View details for DOI 10.1103/PhysRevLett.104.254501

    View details for Web of Science ID 000279038100001

    View details for PubMedID 20867385

  • Bulk turbulence in dilute polymer solutions JOURNAL OF FLUID MECHANICS Ouellette, N. T., Xu, H., Bodenschatz, E. 2009; 629: 375-385
  • Detecting topological features of chaotic fluid flow CHAOS Ouellette, N. T., Gollub, J. P. 2008; 18 (4)

    View details for DOI 10.1063/1.2997332

    View details for Web of Science ID 000262224600002

    View details for PubMedID 19123602

  • Transport of Finite-Sized Particles in Chaotic Flow PHYSICAL REVIEW LETTERS Ouellette, N. T., O'Malley, P. J., Gollub, J. P. 2008; 101 (17)


    By extending traditional particle tracking techniques, we study the dynamics of neutrally buoyant finite-sized particles in a spatiotemporally chaotic flow. We simultaneously measure the flow field and the trajectories of millimeter-scale particles so that the two can be directly compared. While the single-point statistics of the particles are indistinguishable from the flow statistics, the particles often move in directions that are systematically different from the underlying flow. These differences are especially evident when Lagrangian statistics are considered.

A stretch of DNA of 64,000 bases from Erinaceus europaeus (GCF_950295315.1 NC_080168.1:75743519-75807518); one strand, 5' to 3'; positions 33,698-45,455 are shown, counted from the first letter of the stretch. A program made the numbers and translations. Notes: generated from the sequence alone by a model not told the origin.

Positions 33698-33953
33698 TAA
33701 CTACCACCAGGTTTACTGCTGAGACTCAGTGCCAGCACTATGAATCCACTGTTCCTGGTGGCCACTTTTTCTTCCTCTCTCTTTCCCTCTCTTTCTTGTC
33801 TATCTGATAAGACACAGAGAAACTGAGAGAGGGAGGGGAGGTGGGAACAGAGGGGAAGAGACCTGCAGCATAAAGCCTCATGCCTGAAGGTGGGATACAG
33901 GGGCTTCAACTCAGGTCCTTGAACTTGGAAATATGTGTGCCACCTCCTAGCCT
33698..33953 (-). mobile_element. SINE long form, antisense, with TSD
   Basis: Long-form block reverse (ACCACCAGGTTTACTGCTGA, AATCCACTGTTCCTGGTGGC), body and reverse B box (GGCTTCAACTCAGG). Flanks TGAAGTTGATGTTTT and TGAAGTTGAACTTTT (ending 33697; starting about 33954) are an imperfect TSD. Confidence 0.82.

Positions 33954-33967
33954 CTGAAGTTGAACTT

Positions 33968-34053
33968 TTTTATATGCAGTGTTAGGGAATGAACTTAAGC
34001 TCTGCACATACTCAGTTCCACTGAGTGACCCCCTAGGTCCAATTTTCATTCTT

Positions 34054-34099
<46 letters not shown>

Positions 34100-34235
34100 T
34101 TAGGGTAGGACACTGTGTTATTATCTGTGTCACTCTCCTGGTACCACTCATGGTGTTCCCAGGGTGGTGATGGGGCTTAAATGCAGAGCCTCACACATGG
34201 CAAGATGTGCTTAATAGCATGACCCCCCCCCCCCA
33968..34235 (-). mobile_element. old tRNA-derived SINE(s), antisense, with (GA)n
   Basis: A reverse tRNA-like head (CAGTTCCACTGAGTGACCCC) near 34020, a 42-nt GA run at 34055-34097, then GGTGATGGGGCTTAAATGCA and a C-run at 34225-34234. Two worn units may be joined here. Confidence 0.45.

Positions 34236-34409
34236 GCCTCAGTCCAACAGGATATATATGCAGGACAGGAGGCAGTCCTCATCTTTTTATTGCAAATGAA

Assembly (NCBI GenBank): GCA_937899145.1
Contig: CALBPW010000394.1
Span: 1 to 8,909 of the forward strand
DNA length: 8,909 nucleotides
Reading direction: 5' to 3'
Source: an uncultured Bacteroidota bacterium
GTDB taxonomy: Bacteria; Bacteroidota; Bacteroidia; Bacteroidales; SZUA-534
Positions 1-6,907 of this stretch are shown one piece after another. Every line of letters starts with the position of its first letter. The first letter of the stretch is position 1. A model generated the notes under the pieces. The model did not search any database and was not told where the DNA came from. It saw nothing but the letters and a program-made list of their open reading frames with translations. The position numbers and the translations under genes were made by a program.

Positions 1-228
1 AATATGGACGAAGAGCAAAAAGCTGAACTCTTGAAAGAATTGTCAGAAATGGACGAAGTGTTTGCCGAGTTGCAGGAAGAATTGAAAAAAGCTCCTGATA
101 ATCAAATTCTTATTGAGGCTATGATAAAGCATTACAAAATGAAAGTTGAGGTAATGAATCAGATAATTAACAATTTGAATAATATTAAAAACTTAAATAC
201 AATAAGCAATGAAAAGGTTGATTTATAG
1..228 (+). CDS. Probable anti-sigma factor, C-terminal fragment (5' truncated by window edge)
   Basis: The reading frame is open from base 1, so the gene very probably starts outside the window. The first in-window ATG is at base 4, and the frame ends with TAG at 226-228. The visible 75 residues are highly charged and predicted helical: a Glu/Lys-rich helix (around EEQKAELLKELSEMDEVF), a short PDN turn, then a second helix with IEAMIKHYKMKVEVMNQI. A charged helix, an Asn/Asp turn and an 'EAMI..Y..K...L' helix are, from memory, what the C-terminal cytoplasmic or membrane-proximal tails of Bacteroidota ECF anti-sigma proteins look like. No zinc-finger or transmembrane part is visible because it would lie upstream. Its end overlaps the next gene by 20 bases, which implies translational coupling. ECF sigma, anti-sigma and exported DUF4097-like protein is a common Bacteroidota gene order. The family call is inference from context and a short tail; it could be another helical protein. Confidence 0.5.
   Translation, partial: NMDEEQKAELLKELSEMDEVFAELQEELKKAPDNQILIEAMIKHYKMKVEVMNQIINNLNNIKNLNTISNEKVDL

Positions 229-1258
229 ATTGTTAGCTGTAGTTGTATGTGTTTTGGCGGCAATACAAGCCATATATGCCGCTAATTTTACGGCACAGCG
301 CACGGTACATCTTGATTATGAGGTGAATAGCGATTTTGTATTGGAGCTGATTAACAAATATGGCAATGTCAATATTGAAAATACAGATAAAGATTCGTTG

View details for DOI 10.1103/PhysRevLett.101.174504

    View details for Web of Science ID 000260383600031

    View details for PubMedID 18999753